George Gordon

Lord Byron to Teresa Guiccioli (1891)

My dearest Teresa,

I have read this book in your garden;--my love, you were absent, 
or else I could not have read it. 
It is a favourite book of yours, and the writer was a friend of mine.
You will not understand these English words, and others will not 
understand them,--which is the reason I have not
scrawled them in Italian.

But you will recognize the handwriting of him who passionately               
loved you, and you will divine that, over a book which was yours,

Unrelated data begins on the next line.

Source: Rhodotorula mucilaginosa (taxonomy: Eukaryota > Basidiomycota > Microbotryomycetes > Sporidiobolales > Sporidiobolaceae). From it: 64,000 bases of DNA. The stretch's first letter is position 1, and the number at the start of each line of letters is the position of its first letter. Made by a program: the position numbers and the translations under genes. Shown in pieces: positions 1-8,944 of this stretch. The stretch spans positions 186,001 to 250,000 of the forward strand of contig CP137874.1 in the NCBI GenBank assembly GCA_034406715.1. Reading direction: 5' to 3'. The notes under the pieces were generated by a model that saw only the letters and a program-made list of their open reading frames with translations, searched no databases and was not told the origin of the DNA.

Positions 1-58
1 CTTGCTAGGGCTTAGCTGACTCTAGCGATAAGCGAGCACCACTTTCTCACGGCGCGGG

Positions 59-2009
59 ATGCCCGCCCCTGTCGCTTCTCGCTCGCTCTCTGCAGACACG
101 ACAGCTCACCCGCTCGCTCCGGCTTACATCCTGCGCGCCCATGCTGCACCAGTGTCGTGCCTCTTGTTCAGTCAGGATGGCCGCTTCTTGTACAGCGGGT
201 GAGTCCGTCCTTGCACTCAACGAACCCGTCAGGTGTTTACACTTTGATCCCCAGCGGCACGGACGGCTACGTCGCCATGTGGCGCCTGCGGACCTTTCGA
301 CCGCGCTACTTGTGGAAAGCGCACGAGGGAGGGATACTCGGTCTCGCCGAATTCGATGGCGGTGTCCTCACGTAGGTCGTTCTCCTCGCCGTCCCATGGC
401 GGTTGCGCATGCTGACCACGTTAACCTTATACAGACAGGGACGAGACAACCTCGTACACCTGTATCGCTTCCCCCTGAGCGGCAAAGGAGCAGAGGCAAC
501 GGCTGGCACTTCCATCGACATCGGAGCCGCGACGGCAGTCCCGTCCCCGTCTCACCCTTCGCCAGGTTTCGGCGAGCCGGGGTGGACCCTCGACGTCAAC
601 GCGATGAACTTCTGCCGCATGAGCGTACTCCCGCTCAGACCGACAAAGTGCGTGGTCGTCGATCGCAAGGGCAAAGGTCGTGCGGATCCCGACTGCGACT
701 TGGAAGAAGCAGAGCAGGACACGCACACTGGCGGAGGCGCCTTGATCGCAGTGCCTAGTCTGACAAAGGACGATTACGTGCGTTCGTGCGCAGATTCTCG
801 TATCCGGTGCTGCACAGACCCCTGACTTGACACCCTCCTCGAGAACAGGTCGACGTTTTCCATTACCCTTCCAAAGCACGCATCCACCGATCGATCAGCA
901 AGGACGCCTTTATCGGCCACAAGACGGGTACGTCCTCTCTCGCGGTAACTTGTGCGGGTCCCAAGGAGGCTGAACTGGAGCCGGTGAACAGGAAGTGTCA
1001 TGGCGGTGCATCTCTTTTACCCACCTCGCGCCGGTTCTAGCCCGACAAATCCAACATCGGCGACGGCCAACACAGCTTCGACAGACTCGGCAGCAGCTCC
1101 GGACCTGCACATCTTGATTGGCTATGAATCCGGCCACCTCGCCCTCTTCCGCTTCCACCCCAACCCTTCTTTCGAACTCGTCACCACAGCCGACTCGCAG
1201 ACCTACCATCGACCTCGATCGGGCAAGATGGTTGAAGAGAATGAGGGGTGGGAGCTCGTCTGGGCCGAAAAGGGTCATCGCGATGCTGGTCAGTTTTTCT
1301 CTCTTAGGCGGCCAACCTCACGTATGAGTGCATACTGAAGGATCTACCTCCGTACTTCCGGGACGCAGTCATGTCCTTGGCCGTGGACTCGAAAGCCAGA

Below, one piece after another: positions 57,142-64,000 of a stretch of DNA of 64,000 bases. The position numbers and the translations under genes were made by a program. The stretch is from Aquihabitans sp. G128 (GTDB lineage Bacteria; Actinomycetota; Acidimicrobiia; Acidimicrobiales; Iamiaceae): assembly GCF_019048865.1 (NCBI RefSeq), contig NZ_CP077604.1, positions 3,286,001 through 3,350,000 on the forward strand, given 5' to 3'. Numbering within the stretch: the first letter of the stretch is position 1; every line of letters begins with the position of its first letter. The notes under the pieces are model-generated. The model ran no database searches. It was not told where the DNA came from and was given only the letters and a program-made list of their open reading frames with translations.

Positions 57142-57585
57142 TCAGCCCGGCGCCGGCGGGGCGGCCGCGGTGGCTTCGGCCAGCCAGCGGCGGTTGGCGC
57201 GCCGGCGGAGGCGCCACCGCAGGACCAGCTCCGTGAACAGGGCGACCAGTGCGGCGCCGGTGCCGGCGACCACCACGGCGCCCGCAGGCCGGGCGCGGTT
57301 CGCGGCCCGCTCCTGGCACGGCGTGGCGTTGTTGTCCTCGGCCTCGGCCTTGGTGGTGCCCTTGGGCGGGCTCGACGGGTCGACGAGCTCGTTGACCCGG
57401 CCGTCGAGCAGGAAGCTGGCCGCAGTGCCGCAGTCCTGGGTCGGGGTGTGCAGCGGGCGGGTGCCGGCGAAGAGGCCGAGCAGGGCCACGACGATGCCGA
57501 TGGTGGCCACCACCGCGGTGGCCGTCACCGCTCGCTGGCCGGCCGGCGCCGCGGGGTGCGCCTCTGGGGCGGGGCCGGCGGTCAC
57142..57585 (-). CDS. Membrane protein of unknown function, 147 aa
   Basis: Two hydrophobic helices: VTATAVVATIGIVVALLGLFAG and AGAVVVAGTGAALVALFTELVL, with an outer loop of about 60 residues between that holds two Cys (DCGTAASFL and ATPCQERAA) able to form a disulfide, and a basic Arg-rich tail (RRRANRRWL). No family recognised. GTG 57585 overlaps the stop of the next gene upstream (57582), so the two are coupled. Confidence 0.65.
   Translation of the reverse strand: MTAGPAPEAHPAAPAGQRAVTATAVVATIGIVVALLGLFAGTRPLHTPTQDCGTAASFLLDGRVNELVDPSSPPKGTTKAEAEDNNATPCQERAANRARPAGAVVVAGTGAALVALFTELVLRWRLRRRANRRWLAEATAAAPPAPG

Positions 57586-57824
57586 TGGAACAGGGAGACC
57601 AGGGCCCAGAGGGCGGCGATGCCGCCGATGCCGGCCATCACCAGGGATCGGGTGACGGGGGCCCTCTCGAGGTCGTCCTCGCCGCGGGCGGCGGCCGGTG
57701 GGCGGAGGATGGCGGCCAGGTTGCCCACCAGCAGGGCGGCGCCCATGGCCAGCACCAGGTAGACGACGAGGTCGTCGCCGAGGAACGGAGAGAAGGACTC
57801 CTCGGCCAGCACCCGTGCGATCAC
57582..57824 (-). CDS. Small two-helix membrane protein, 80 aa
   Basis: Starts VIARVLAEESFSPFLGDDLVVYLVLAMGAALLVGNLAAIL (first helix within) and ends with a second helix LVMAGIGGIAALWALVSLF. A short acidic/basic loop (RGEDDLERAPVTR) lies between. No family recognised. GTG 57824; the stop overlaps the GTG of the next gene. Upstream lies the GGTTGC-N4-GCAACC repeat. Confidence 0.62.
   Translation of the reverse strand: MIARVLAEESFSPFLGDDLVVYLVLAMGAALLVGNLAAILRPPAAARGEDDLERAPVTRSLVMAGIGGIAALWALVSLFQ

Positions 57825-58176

he could only think of love. 

In that word, beautiful in all languages, but most so in 
yours--Amor mio--is comprised my existence here and hereafter.
I feel I exist here, and I feel I shall exist hereafter,--to what
purpose you will decide; my destiny rests with you, and you are a 
woman, eighteen years of age, and two out of a convent. 
	 
I wish that you had staid there, with all my heart,--or, at least,
that I had never met you in your married state.
But all this is too late. I love you, and you love me,--at least,
you say so, and act as if you did so, which last is a great 
consolation in all events. 

But I more than love you, and cannot cease to love you. 
Think of me, sometimes, when the Alps and ocean divide us,--but 
they never will, unless you wish it.

Classic Love Letters


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